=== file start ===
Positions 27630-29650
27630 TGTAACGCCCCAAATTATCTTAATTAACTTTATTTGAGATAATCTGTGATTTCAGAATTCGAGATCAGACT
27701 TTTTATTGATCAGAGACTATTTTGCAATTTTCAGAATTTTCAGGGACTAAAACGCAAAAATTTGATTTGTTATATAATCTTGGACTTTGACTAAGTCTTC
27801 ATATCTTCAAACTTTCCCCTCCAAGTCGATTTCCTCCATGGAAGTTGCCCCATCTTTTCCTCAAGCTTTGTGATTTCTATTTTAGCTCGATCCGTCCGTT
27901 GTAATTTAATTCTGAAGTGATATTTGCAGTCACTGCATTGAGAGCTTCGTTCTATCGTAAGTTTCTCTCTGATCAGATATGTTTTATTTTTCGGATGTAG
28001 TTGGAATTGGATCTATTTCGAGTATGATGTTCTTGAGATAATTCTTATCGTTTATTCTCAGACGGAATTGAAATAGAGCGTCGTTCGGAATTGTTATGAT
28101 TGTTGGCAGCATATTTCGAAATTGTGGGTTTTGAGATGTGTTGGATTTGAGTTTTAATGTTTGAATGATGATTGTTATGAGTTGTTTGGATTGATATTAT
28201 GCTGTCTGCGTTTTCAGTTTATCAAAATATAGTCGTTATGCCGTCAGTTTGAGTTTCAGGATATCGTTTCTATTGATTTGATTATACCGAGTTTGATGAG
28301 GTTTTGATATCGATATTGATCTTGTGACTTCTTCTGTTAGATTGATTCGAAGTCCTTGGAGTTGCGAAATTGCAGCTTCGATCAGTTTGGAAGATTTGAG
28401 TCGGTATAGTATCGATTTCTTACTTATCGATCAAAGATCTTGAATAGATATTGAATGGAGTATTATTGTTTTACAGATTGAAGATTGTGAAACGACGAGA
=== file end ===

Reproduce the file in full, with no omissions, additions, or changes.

Positions 27630-29650
27630 TGTAACGCCCCAAATTATCTTAATTAACTTTATTTGAGATAATCTGTGATTTCAGAATTCGAGATCAGACT
27701 TTTTATTGATCAGAGACTATTTTGCAATTTTCAGAATTTTCAGGGACTAAAACGCAAAAATTTGATTTGTTATATAATCTTGGACTTTGACTAAGTCTTC
27801 ATATCTTCAAACTTTCCCCTCCAAGTCGATTTCCTCCATGGAAGTTGCCCCATCTTTTCCTCAAGCTTTGTGATTTCTATTTTAGCTCGATCCGTCCGTT
27901 GTAATTTAATTCTGAAGTGATATTTGCAGTCACTGCATTGAGAGCTTCGTTCTATCGTAAGTTTCTCTCTGATCAGATATGTTTTATTTTTCGGATGTAG
28001 TTGGAATTGGATCTATTTCGAGTATGATGTTCTTGAGATAATTCTTATCGTTTATTCTCAGACGGAATTGAAATAGAGCGTCGTTCGGAATTGTTATGAT
28101 TGTTGGCAGCATATTTCGAAATTGTGGGTTTTGAGATGTGTTGGATTTGAGTTTTAATGTTTGAATGATGATTGTTATGAGTTGTTTGGATTGATATTAT
28201 GCTGTCTGCGTTTTCAGTTTATCAAAATATAGTCGTTATGCCGTCAGTTTGAGTTTCAGGATATCGTTTCTATTGATTTGATTATACCGAGTTTGATGAG
28301 GTTTTGATATCGATATTGATCTTGTGACTTCTTCTGTTAGATTGATTCGAAGTCCTTGGAGTTGCGAAATTGCAGCTTCGATCAGTTTGGAAGATTTGAG
28401 TCGGTATAGTATCGATTTCTTACTTATCGATCAAAGATCTTGAATAGATATTGAATGGAGTATTATTGTTTTACAGATTGAAGATTGTGAAACGACGAGA